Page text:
Large-scale Analyses of CAV1 and CAV2 Suggest Their Expression is Higher in Post-mortem ALS Brain Tissue and Affects Survival [preprint]
AuthorsAdey, Brett N
Khleifat, Ahmad Al
Van Damme, Philip
Veldink, Jan H.
van den Berg, Leonard H.
de Carvalho, Mamede
Mora Pardina, Jesus S.
Andersen, Peter M.
Başak, Nazli A.
Shaw, Christopher E
Shaw, Pamela J.
Morrison, Karen E.
Landers, John E.
Glass, Jonathan D.
Dobson, Richard JB
Jones, Ashley R
UMass Chan AffiliationsNeurology
MetadataShow full item record
AbstractCaveolin-1 and Caveolin-2 (CAV1 and CAV2) are proteins associated with intercellular neurotrophic signalling. There is converging evidence that CAV1 and CAV2 (CAV1/2) genes have a role in ALS. Disease-associated variants have been identified within CAV1/2 enhancers, which reduce gene expression and lead to disruption of membrane lipid rafts. Using large ALS whole-genome sequencing and post-mortem RNA sequencing datasets (5987 and 365 tissue samples, respectively), and iPSC-derived motor neurons from 55 individuals, we investigated the role of CAV1/2 expression and enhancer variants in the ALS phenotype. We report a differential expression analysis between ALS cases and controls for CAV1 and CAV2 genes across various post-mortem brain tissues and three independent datasets. CAV1 and CAV2 expression was consistently higher in ALS patients compared to controls, with significant results across the primary motor cortex, lateral motor cortex, and cerebellum. We also identify increased survival among carriers of CAV1/2 enhancer mutations compared to non-carriers within Project MinE and slower progression as measured by the ALSFRS. Carriers showed a median increase in survival of 345 days. These results add to an increasing body of evidence linking CAV1 and CAV2 genes to ALS. We propose that carriers of CAV1/2 enhancer mutations may be conceptualised as an ALS subtype who present a less severe ALS phenotype with a longer survival duration and slower progression. Upregulation of CAV1/2 genes in ALS cases may indicate a causal pathway or a compensatory mechanism. Given prior research supporting the beneficial role of CAV1/2 expression in ALS patients, we consider a compensatory mechanism to better fit the available evidence, although further investigation into the biological pathways associated with CAV1/2 is needed to support this conclusion.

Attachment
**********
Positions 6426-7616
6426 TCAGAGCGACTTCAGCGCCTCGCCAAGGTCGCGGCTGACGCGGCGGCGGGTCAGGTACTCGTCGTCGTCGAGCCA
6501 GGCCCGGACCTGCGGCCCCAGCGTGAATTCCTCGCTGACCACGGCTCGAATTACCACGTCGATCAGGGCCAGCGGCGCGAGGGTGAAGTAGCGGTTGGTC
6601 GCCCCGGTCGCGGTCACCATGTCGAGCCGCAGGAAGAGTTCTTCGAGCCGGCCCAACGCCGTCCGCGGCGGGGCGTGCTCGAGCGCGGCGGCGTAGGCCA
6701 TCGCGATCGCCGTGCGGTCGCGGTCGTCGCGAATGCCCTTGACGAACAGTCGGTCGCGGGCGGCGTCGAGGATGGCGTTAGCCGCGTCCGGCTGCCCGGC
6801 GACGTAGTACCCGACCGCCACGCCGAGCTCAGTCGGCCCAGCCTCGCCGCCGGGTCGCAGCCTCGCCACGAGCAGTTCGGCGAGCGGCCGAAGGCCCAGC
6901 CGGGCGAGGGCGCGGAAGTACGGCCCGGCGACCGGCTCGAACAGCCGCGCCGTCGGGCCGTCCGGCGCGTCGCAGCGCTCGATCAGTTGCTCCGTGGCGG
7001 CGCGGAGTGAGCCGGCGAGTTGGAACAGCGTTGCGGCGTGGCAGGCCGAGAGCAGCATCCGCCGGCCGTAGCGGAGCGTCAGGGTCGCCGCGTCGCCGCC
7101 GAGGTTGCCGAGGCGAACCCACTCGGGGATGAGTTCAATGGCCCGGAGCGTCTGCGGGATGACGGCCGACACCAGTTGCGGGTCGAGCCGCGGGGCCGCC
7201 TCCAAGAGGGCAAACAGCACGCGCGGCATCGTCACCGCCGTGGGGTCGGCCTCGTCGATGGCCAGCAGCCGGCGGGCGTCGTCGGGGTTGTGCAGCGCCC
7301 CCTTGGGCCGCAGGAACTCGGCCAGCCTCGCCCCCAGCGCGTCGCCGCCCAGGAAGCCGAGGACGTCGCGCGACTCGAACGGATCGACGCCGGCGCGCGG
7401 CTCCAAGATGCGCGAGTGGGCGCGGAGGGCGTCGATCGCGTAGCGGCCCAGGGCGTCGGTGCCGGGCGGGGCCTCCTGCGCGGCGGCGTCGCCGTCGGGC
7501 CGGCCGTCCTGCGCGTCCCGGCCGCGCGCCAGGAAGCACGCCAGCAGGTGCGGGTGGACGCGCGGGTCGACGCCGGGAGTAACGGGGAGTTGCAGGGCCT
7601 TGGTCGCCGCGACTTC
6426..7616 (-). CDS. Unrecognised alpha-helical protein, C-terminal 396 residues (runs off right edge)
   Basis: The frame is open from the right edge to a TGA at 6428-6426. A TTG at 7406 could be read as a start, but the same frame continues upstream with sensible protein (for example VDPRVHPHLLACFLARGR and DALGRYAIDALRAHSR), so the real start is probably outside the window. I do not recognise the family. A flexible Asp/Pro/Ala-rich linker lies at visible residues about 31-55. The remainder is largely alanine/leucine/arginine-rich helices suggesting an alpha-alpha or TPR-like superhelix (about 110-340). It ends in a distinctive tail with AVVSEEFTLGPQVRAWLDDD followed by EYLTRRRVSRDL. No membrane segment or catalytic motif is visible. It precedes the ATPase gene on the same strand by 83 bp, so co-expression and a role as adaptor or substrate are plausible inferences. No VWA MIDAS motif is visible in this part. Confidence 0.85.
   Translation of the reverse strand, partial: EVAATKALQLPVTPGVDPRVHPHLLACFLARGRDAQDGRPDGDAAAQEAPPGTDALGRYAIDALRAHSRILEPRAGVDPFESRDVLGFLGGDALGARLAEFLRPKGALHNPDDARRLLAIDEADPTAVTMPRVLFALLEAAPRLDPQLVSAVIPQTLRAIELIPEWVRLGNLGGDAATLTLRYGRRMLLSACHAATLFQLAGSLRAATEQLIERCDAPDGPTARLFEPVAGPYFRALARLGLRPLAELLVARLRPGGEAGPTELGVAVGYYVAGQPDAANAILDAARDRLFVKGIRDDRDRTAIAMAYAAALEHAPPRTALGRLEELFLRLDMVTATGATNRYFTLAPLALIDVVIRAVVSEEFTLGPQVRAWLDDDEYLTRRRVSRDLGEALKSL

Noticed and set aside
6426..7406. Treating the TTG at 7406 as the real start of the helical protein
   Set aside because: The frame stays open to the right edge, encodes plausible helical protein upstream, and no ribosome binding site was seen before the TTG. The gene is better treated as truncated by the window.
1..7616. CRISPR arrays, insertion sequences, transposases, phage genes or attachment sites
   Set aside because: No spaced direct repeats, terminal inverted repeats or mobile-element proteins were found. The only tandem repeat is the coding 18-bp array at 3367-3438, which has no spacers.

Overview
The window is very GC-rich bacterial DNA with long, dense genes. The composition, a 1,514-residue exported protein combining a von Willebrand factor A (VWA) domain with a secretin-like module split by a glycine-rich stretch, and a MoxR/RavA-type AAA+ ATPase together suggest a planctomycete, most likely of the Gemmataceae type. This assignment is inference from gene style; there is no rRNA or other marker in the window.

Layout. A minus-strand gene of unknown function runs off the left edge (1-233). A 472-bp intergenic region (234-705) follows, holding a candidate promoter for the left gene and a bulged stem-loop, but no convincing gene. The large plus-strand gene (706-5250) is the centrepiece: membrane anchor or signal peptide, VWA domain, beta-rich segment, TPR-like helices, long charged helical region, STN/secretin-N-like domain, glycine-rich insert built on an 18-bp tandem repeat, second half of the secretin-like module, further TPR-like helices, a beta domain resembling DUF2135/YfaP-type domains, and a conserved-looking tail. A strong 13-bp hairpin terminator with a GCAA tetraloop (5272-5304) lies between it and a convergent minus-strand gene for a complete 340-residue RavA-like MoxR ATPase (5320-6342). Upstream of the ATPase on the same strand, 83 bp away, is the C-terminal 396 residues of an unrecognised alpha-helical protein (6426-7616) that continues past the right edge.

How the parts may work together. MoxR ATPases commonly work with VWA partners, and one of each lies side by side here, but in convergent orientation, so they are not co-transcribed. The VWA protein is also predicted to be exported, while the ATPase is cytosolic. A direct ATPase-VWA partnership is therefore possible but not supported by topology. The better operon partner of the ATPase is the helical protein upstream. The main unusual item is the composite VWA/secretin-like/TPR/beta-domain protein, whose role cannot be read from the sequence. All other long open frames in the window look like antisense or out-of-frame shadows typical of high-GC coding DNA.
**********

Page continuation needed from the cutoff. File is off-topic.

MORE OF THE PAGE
SourceLarge-scale Analyses of CAV1 and CAV2 Suggest Their Expression is Higher in Post-mortem ALS Brain Tissue and Affects Survival Brett N Adey, Johnathan Cooper-Knock, Ahmad Al Khleifat, Isabella Fogh, Philip van Damme, Philippe Corcia, Philippe Couratier, Orla Hardiman, Russell McLaughlin, Marc Gotkine, Vivian Drory, Vincenzo Silani, Nicola Ticozzi, Jan H. Veldink, Leonard H. van den Berg, Mamede de Carvalho, Susana Pinto, Jesus S. Mora Pardina, Monica Povedano, Peter M. Andersen, Markus Weber, Nazli A. Başak, Christopher E Shaw, Pamela J. Shaw, Karen E. Morrison, John E. Landers, Jonathan D. Glass, Patrick Vourc’h, Richard JB Dobson, Gerome Breen, Ammar Al-Chalabi, Ashley R Jones, Alfredo Iacoangeli medRxiv 2022.11.04.22281798; doi: https://doi.org/10.1101/2022.11.04.22281798
Permanent Link to this Itemhttp://hdl.handle.net/20.500.14038/51627
NotesThis article is a preprint. Preprints are preliminary reports of work that have not been certified by peer review.
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